Ainhum, as described in textbooks and various articles, consists in the formation of a narrow strip of hardened skin, the so-called ``constricting ring." which gradually involves the whole circumference of the little toe, on a level with the digitoplantar fold. This constriction forms a deep circular furrow which gradually increases in depth and length and follows the absorption of the tissues, including the bone, underneath the ring, and as a result either of injury or of gangrene terminates in spontaneous amputation of the portion of the toe distal to the ring. The distal part of the toe is usually enlarged to two or three times its normal size, and before falling off assumes the form of a tumor attached by a pedicle to the rest of the toe. The amputation takes place at the second or third joint or through the phalanx. The ring is located near the proximal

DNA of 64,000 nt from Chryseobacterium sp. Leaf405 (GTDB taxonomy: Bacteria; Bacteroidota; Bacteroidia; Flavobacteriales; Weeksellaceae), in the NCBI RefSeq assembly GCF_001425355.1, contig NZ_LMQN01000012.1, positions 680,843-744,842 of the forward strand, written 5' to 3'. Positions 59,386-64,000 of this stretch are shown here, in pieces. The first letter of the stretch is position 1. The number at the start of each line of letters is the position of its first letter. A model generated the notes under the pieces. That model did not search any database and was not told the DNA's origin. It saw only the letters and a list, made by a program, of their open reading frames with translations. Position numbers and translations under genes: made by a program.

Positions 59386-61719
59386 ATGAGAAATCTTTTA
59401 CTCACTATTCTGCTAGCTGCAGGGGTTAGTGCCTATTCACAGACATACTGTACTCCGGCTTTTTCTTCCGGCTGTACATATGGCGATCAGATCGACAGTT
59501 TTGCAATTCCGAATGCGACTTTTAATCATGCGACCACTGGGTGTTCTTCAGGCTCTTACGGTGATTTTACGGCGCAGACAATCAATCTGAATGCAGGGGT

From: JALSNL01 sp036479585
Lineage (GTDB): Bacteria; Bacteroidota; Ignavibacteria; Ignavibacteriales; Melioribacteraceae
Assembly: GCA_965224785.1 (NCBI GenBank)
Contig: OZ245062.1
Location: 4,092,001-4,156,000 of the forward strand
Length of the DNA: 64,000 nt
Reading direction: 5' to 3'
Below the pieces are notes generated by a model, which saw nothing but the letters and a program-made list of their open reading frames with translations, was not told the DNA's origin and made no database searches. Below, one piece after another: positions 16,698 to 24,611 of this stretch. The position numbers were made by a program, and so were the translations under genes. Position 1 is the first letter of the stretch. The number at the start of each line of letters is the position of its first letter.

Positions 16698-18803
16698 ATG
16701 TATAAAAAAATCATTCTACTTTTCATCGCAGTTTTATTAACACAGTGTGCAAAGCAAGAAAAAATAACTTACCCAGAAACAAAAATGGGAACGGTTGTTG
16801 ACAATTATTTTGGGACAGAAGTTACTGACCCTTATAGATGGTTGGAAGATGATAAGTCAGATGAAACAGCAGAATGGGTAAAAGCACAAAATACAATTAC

BLOOM D, NEWMAN B. AINHUM: REPORT OF A CASE WITH ROENTGENOLOGIC FINDINGS AND REVIEW OF LITERATURE. Arch Derm Syphilol. 1933;27(5):783–793. doi:10.1001/archderm.1933.01450040792009
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